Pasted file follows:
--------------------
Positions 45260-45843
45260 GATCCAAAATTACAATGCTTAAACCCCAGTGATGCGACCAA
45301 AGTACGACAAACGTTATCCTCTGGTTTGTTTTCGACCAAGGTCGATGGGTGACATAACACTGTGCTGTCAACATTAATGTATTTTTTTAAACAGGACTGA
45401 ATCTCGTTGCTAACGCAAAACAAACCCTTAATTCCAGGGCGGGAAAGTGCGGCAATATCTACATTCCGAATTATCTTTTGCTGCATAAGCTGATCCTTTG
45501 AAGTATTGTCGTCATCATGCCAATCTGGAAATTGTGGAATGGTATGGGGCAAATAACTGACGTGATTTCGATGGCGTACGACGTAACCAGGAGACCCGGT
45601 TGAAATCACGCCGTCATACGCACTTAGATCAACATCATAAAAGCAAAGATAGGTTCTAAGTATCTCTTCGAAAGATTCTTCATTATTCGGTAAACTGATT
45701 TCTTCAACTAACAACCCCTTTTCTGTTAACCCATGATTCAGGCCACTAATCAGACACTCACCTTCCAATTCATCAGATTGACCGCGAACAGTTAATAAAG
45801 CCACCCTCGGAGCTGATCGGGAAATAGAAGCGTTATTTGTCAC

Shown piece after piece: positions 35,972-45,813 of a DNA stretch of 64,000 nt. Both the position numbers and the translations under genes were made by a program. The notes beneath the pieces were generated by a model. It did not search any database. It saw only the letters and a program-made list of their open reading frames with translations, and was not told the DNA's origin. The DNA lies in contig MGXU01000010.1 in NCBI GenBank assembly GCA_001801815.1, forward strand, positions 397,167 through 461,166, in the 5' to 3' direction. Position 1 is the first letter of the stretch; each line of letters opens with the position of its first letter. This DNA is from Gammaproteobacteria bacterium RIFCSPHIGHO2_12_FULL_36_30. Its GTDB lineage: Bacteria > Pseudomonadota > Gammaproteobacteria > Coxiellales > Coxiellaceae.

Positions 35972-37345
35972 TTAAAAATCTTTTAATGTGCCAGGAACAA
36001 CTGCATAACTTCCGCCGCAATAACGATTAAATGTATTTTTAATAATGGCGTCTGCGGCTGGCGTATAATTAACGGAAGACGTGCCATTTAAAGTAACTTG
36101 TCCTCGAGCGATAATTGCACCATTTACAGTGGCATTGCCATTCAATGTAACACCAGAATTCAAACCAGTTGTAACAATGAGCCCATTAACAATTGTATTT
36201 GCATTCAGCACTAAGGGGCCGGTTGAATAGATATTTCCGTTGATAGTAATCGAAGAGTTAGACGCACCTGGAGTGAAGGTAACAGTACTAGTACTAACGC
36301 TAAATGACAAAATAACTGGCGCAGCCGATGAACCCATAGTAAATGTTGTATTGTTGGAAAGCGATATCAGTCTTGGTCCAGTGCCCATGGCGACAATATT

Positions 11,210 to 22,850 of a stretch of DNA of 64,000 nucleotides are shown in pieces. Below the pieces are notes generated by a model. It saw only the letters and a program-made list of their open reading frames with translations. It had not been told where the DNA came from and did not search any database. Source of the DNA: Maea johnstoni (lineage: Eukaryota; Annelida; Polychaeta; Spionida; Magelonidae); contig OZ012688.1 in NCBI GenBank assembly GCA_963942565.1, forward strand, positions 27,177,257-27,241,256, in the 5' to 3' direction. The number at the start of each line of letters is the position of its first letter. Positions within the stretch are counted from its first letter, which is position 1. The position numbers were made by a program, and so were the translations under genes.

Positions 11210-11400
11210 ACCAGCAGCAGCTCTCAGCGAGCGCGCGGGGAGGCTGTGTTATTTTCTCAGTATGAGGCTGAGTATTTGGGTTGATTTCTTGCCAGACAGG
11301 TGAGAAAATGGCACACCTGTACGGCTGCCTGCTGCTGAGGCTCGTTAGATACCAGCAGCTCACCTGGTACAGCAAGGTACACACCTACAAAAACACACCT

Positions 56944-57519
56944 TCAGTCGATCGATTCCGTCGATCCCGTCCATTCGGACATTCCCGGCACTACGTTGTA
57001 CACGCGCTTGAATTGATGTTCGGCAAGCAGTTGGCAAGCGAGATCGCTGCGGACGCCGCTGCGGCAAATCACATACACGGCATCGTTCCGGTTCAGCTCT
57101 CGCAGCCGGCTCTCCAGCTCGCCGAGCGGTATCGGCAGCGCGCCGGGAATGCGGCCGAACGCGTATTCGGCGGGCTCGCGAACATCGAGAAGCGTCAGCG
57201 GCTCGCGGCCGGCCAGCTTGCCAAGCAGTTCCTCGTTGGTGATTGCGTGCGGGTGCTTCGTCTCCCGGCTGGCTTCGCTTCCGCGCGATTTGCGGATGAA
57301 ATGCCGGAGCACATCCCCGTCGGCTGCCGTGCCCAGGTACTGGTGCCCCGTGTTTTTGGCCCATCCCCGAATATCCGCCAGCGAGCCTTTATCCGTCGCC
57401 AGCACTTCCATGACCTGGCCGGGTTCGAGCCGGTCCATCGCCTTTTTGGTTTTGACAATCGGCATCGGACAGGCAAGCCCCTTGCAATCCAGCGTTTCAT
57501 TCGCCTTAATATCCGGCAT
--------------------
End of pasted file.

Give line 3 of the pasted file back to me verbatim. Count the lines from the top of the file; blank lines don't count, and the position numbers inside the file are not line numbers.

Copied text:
45301 AGTACGACAAACGTTATCCTCTGGTTTGTTTTCGACCAAGGTCGATGGGTGACATAACACTGTGCTGTCAACATTAATGTATTTTTTTAAACAGGACTGA